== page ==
|Ph.D Student||Kennedy John Anthony|
|Subject||An Investigation of Methods for Data and Image Fusion in a|
Hybrid PET/CT Imaging System
|Department||Department of Biomedical Engineering||Supervisors||Professor Haim Azhari|
|Professor Emeritus Ora Israel|
|Full Thesis text|
Dual modality PET/CT (positron emission tomography/computed tomography) scanners were introduced commercially in 2001 in order to provide diagnostic information on function from the PET and anatomy from the CT. By overlaying co-registered PET and CT data, clinicians have a powerful noninvasive imaging tool for diagnosis and localization of disease.
PET images are noisy and have low resolution, compared to CT. In addition, CT-based attenuation correction of PET images (CT-AC PET) can erroneously create artifacts in the vicinity of metal implants. The purpose of this thesis was to develop improved methods of PET and CT data fusion in order to enhance the PET image quality, thereby providing increased small lesion detectability and localization, as well as more accurate tracer uptake quantitation.
First, a “super-resolution” method was used to improve the resolution of a routinely used clinical PET/CT scanner (Discovery LS, GE Healthcare Technologies). Second, PET data were smoothed with a hybrid computed tomography algorithm (HCT) in which anatomical CT information was employed to retain sharper edges. Third, to reduce artifacts near metal implants in CT-AC PET images, an artifact reduction algorithm (ARA) was developed in order to partially correct the attenuation maps. These techniques were validated in phantom and patient PET/CT studies.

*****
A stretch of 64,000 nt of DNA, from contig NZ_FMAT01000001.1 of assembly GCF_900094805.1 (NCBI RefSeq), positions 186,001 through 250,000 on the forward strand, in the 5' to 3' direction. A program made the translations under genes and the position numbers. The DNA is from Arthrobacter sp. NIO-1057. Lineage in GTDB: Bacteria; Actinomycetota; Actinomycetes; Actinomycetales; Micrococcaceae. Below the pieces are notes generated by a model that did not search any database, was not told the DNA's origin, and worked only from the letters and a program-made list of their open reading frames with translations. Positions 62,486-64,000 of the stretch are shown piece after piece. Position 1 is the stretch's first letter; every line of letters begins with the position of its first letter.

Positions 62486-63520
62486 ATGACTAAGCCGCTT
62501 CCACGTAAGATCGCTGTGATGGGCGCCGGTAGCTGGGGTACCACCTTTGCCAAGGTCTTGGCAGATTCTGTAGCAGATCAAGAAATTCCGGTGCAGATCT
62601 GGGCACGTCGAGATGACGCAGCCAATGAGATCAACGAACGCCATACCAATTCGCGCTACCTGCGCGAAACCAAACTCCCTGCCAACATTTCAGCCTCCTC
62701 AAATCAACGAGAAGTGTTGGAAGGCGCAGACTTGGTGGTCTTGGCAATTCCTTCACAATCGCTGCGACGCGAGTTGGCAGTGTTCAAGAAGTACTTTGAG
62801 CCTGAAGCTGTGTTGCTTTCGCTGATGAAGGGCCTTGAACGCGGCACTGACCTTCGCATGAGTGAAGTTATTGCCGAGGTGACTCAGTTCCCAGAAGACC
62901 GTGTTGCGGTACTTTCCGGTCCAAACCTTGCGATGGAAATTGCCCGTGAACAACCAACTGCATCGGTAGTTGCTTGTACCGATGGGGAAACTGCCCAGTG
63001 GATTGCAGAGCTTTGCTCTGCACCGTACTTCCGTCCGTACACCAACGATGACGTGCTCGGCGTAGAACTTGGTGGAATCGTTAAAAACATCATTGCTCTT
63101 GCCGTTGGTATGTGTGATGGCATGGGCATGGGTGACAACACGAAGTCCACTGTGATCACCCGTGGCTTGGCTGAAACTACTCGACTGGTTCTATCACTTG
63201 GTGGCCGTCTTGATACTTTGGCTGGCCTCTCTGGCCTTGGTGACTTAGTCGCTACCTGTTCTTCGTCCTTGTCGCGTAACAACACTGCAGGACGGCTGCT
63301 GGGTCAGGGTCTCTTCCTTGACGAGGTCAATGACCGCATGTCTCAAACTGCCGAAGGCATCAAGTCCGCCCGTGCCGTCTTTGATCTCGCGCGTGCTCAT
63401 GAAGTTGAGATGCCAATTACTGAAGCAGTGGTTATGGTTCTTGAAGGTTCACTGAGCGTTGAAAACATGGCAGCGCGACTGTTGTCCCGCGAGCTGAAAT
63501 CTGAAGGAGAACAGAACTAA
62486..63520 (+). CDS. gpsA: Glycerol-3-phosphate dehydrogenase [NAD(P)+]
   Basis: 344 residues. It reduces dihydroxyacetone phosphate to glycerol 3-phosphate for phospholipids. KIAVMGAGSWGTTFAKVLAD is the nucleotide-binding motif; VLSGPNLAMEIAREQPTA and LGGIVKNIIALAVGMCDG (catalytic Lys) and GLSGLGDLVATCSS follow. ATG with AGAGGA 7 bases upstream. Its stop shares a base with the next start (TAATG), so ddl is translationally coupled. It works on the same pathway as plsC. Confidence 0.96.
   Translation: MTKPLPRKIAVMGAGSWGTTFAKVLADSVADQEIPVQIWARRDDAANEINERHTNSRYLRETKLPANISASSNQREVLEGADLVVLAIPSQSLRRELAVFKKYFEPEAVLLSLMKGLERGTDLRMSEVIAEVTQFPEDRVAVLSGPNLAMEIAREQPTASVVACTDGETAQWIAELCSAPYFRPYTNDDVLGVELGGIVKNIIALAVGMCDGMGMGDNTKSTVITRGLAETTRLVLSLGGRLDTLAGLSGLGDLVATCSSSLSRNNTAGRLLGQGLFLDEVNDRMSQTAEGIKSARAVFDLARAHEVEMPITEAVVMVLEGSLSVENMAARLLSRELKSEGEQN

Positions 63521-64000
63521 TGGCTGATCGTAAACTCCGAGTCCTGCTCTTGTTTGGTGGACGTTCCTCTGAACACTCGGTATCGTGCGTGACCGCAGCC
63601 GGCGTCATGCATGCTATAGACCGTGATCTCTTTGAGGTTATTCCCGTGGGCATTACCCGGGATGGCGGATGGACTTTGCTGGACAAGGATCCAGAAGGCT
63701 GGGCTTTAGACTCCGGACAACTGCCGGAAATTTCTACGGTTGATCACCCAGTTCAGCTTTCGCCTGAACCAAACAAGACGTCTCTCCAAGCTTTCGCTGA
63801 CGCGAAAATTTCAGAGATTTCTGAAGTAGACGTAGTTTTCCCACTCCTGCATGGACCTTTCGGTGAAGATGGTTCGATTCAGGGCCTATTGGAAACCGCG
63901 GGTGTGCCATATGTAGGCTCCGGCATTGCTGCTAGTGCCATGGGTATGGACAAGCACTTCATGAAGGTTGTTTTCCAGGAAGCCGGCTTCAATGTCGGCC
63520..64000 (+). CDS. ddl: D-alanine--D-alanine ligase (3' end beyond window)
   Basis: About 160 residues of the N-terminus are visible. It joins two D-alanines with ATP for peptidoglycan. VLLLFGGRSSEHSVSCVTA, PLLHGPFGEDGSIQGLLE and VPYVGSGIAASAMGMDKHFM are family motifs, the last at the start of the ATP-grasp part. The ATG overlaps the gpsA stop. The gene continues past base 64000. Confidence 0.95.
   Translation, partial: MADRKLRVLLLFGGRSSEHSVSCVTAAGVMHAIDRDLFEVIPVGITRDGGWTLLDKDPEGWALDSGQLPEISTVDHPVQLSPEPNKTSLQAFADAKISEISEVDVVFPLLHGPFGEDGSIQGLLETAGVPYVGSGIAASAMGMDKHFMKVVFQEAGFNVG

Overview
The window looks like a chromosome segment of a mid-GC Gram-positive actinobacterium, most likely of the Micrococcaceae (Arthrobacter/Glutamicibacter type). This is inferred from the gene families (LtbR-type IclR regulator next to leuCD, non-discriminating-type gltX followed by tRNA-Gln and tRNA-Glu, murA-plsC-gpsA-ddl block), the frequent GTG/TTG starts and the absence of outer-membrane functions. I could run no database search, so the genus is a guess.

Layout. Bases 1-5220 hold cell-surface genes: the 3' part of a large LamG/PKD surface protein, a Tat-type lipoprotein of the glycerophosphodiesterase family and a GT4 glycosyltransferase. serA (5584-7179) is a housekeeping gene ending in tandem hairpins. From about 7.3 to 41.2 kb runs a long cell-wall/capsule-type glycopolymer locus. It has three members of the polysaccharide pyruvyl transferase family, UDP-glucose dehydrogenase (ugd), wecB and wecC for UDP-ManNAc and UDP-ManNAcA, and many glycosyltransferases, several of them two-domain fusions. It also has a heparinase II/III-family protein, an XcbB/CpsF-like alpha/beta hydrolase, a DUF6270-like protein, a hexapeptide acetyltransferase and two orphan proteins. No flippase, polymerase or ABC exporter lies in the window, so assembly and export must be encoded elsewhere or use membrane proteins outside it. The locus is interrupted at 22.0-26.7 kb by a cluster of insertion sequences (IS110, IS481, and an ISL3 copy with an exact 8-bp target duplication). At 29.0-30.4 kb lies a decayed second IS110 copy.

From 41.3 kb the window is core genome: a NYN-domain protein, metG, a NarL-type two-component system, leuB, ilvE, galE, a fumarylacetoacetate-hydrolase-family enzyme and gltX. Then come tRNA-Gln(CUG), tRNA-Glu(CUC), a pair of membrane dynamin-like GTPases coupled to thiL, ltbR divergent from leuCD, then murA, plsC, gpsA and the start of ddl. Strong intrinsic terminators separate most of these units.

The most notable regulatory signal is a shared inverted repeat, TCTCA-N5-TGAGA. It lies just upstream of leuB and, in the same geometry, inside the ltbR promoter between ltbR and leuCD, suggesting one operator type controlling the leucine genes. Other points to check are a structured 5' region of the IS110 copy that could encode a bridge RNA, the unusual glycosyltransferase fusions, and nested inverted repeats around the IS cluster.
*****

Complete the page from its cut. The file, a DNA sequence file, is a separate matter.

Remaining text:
In 18F-FDG (18F-fluorodeoxyglucose) PET/CT phantom studies employing either the super-resolution or HCT method, smaller lesions could be resolved as compared with standard methods (≤ 3 mm vs. ≥ 4 mm in diameter). Compared to standard processing, the joint application of both methods increased average contrast ratios in a phantom trial by 54% (range: 45─69 %), superior to 13% (range: 9─15%) for super-resolution alone or 14% (range: 7─18%) for HCT alone. In regions distant from anatomical borders, the HCT algorithm is shown to be equivalent to the Gaussian filtering used in standard reconstructions. In patient images, the combined super-resolution/HCT method allowed for an improved delineation of a pulmonary lesion. In phantom trials, near a metal hip joint, ARA identified two targets absent on routine PET images. In a patient study, artifacts were of lower intensity in ARA-PET as compared to standard images.
In summary, a newly developed reconstruction method incorporating HCT and super-resolution for fusing PET and CT images has been developed, and proven to provide higher resolution metabolic images. In addition, an algorithm for reducing PET artifacts in CT-AC PET has been developed and may potentially improve the detectability of small FDG-avid lesions in the vicinity of metal implants.